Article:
In his first appearance in North America since becoming CEO as well as CFO of ABB, Michel Demaré, who has a long history with Dow Chemical Company, talked about ABB’s commitment to collaboration. Of course, ABB’s most famous collaboration is with Dow, which added gravitas to Demaré’s remarks.
“And that is what I want to talk to you about today―the power of successful collaborations to drive prosperity,” Demaré said. “I want to explain what I mean when I say that ABB is committed to collaboration, which is a key engine of our success.”
“Most real innovations are not the product of a few geniuses―they spring from the interaction of human networks and the exploration of ideas freely expressed in an atmosphere of openness and trust.” ABB CEO and CFO Michel Demaré on the Power of Collaboration, speaking this week at ABB Automation World.
And evidence of success there is.
“Operational discipline, strong markets and ongoing expansion of our business in emerging markets made 2007 a record year for ABB, despite the turmoil in the financial sector which began last summer,” he went on. “Our order book increased by 19 percent (in local currencies) to $34 billion in 2007. Our revenues grew by 18 percent to $29 billion. And for the first quarter of 2008, I can say we continue to be on the right path. We reported only last week that orders rose 16 percent in the period and exceeded for the first time the milestone of $10 billion dollars in a quarter. Revenues increased by 17 percent.
“Last year, we conducted a comprehensive review of our strategy and came to the conclusion that we are, obviously, in the right businesses,” he cracked.
On a more serious note, he continued, “The outcome of this review does not mean we are standing still, of course. We intend to make targeted acquisitions so that we can add certain technologies and close geographic gaps, and we intend to strengthen our service capabilities and continue working to improve business processes, but I would mainly like to reassure you that at ABB, there will certainly be no wholesale changes.”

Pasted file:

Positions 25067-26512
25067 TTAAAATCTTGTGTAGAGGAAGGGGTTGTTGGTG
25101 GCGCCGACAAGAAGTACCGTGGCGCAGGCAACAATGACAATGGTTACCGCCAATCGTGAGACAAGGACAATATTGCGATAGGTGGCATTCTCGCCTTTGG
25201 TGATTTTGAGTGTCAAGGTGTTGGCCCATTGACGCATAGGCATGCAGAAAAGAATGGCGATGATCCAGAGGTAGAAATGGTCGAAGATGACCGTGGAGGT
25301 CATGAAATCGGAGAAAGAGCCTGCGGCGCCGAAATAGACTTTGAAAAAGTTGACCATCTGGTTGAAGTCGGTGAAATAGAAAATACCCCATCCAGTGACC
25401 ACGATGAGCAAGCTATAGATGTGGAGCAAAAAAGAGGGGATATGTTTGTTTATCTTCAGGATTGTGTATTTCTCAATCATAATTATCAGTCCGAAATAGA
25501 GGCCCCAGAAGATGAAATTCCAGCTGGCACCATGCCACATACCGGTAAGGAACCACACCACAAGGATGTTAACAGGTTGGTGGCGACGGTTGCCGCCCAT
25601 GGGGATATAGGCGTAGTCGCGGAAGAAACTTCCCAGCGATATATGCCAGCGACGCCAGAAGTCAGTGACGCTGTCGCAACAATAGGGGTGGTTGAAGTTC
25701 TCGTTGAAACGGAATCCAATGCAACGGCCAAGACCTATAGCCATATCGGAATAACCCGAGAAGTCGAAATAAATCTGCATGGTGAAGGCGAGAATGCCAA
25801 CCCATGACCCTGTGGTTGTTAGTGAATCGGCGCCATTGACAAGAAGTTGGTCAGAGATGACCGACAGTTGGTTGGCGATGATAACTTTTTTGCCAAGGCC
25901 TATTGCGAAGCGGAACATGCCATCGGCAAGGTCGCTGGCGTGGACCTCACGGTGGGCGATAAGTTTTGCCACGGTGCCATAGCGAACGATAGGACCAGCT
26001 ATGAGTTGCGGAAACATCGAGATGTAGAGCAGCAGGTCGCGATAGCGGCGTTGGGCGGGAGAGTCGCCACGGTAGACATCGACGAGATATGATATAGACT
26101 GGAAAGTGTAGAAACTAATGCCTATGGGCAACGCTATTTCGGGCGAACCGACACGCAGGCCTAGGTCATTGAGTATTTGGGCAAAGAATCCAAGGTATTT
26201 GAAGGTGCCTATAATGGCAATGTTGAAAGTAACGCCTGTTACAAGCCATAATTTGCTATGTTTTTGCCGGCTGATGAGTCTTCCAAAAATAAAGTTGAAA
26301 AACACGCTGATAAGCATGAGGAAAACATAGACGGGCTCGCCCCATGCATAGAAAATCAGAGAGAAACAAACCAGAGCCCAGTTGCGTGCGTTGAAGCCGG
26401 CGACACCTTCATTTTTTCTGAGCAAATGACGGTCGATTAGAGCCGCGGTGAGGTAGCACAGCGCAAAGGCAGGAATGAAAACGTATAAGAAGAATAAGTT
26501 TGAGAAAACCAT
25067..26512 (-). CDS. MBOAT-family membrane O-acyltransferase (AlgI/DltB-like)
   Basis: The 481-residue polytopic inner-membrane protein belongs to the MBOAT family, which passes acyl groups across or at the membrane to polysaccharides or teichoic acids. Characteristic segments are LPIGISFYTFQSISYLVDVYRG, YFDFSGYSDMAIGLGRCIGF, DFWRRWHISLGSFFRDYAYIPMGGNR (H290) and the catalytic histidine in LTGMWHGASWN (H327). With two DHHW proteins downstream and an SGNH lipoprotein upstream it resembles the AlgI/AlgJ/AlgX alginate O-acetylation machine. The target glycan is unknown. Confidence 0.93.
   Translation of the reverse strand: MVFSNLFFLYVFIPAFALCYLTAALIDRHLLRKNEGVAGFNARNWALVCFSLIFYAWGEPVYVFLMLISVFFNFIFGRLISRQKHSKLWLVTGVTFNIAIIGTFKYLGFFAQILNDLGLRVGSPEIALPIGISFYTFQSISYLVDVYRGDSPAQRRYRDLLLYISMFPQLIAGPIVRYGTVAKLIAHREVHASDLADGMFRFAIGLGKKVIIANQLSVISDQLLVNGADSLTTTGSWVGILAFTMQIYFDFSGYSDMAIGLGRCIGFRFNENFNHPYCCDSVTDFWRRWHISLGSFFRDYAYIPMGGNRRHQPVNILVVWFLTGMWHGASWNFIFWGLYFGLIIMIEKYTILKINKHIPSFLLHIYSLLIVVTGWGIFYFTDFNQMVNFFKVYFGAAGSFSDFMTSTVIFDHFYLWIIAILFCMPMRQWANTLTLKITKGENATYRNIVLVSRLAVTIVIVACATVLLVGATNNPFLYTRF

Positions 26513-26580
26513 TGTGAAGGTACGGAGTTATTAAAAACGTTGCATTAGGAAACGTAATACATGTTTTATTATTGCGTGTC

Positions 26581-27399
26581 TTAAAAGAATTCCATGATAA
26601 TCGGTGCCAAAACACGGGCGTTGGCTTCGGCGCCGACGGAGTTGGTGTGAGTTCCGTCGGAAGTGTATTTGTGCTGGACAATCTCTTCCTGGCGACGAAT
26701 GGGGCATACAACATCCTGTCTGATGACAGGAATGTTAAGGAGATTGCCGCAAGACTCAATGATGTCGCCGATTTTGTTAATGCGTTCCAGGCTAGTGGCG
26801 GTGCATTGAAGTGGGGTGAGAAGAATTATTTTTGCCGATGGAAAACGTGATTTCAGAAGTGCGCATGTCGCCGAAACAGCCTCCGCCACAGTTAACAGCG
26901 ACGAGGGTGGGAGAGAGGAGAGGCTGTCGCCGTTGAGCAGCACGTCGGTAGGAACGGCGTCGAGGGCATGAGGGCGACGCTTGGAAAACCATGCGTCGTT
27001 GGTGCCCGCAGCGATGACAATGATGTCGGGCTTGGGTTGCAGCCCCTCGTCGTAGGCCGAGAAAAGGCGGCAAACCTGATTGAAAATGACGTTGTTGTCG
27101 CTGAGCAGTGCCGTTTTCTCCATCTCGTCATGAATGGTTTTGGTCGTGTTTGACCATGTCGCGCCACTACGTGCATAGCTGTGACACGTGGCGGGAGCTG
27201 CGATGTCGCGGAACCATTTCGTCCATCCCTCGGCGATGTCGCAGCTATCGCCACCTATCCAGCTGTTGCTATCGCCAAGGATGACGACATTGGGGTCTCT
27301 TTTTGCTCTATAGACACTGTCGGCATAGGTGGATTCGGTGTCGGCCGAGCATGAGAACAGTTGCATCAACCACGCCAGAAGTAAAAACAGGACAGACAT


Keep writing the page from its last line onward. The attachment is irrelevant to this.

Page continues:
He went on to talk about the beauty and the power of collaboration.
“To go online is to experience one of the greatest technical collaborations of all time,” he noted. “The interconnection of people, computers and vast networks of knowledge that is the Internet has changed the way we do business forever, opening up huge new markets and many exciting opportunities. Today more than one billion people are online, and their shared knowledge, contacts and computing power are rapidly becoming a collective force of unprecedented power.”
He went on to talk about a new collaboration with TetraPak on a global basis. “Ladies and gentlemen, would it not be strange if ABB did not find a way to collaborate with customers like Tetra Pak? For us, it is an essential business principle to become deeply involved in our customers' businesses, to make their challenges our challenges, to help support and grow their success. That is our business. And your success is our success,” he said.
Demaré went on to talk about R&D and collaboration between ABB, private research centers and universities and with Dow. “It has worked over the years,” he said of the Dow collaboration, “thanks to two key elements: a shared vision and mutual trust. That is worth thinking about. Mutual trust means respect and transparency. These must be present before you can truly collaborate with a partner. They give us the freedom to confront each other and use the conflict constructively. They are the foundation of a collaborative relationship.”
Demaré went on to discuss collaboration with other companies, with R&D partners and with customers in ABB’s service and outsourcing business. He also spoke of the fount of innovation in collaboration. “Most real innovations are not the product of a few geniuses. They spring from collaborations, from the interaction of human networks and the exploration of ideas freely expressed in an atmosphere of openness and trust.”
He referred many times to a study done by Frost and Sullivan for Verizon and Microsoft that found that companies who collaborate are better performers. Conversely, he noted, the study showed that poor collaborators are poor performers.
“So,” he concluded, “let me answer the question I asked early on, ‘Why is ABB committed to collaboration?’ It is because we are committed to success―our own and that of the people who rely on us.”